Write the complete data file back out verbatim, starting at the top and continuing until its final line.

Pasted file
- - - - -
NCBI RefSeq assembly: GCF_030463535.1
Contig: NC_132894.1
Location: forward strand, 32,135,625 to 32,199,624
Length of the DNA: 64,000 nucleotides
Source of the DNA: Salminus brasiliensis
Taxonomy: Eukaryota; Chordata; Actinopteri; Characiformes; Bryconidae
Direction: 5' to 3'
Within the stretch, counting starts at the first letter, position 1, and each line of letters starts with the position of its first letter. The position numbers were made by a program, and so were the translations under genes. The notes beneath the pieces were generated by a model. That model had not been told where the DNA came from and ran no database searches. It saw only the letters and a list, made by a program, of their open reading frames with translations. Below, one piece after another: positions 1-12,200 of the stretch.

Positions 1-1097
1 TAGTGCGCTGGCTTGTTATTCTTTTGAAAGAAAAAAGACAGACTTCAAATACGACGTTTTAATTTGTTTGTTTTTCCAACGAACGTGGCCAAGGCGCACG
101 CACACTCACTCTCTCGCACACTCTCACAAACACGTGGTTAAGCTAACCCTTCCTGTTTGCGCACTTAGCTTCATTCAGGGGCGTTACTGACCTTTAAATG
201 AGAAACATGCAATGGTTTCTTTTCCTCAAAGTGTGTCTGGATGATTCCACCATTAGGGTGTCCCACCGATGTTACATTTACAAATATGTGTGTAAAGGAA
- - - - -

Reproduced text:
NCBI RefSeq assembly: GCF_030463535.1
Contig: NC_132894.1
Location: forward strand, 32,135,625 to 32,199,624
Length of the DNA: 64,000 nucleotides
Source of the DNA: Salminus brasiliensis
Taxonomy: Eukaryota; Chordata; Actinopteri; Characiformes; Bryconidae
Direction: 5' to 3'
Within the stretch, counting starts at the first letter, position 1, and each line of letters starts with the position of its first letter. The position numbers were made by a program, and so were the translations under genes. The notes beneath the pieces were generated by a model. That model had not been told where the DNA came from and ran no database searches. It saw only the letters and a list, made by a program, of their open reading frames with translations. Below, one piece after another: positions 1-12,200 of the stretch.

Positions 1-1097
1 TAGTGCGCTGGCTTGTTATTCTTTTGAAAGAAAAAAGACAGACTTCAAATACGACGTTTTAATTTGTTTGTTTTTCCAACGAACGTGGCCAAGGCGCACG
101 CACACTCACTCTCTCGCACACTCTCACAAACACGTGGTTAAGCTAACCCTTCCTGTTTGCGCACTTAGCTTCATTCAGGGGCGTTACTGACCTTTAAATG
201 AGAAACATGCAATGGTTTCTTTTCCTCAAAGTGTGTCTGGATGATTCCACCATTAGGGTGTCCCACCGATGTTACATTTACAAATATGTGTGTAAAGGAA